1. Review sustainable risks and opportunities. Organisations will also be required to identify entity-specific sustainability matters that are not explicitly mentioned in the ESRS (European Sustainability Reporting Standards). An example is a company’s tax policy, which can have a significant impact on society, and can also be a risk and opportunity considering regulations on tax transparency and measures against tax avoidance. In a later stage, organisations will also have to consider sector-specific sustainability matters based on the sector-specific ESRS that are still in development.Organisations need to consider their sectors of activities, geographical areas of operation, as well as steps in the value chain when identifying potentially relevant sustainability matters. Previous materiality assessments, internal documentation (e.g. impact, risk and opportunity assessments), external documentation (e.g. sector reports, benchmarks and ESG ratings-UNRSID), and insights from stakeholder engagement can be used as sources of input and development.By working with internal specialists (from a governance perspective) and using internal resources (e.g. strategy documents) organisations can avoid being overwhelmed with a huge list of topics and can create an actionable short list of topics to be considered.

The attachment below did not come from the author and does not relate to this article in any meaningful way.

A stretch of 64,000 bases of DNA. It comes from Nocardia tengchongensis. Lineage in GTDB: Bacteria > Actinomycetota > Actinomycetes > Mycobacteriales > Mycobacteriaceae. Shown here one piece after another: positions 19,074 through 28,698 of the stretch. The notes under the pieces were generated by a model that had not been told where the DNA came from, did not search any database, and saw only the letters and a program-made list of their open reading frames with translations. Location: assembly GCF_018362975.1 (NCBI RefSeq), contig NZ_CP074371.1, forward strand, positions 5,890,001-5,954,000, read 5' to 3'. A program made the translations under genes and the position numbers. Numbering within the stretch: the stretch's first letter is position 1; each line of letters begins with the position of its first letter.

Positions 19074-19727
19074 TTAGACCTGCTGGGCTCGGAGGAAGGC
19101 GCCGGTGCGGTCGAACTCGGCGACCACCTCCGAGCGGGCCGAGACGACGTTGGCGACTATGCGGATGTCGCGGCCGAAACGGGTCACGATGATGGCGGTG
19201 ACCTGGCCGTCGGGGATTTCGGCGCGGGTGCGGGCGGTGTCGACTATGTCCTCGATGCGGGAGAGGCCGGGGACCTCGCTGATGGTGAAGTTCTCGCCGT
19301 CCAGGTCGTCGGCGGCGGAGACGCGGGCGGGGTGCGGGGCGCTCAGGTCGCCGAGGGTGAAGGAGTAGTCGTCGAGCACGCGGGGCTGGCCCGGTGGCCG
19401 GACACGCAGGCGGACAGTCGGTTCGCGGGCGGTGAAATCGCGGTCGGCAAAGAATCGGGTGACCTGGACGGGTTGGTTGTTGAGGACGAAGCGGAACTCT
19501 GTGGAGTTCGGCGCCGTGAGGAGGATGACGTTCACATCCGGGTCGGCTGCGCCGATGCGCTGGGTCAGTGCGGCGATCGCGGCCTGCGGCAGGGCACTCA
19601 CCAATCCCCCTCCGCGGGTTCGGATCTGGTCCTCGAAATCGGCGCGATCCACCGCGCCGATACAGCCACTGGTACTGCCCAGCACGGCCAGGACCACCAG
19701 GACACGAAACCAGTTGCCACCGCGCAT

1. Define risks and environmental opportunities. In the process of determining whether the sustainability matters as identified in the previous step are indeed material (and should therefore be disclosed in the sustainability statements), the next step is to define them – as required by the ESRS – in terms of the impacts the organisation has and the risks and opportunities they present.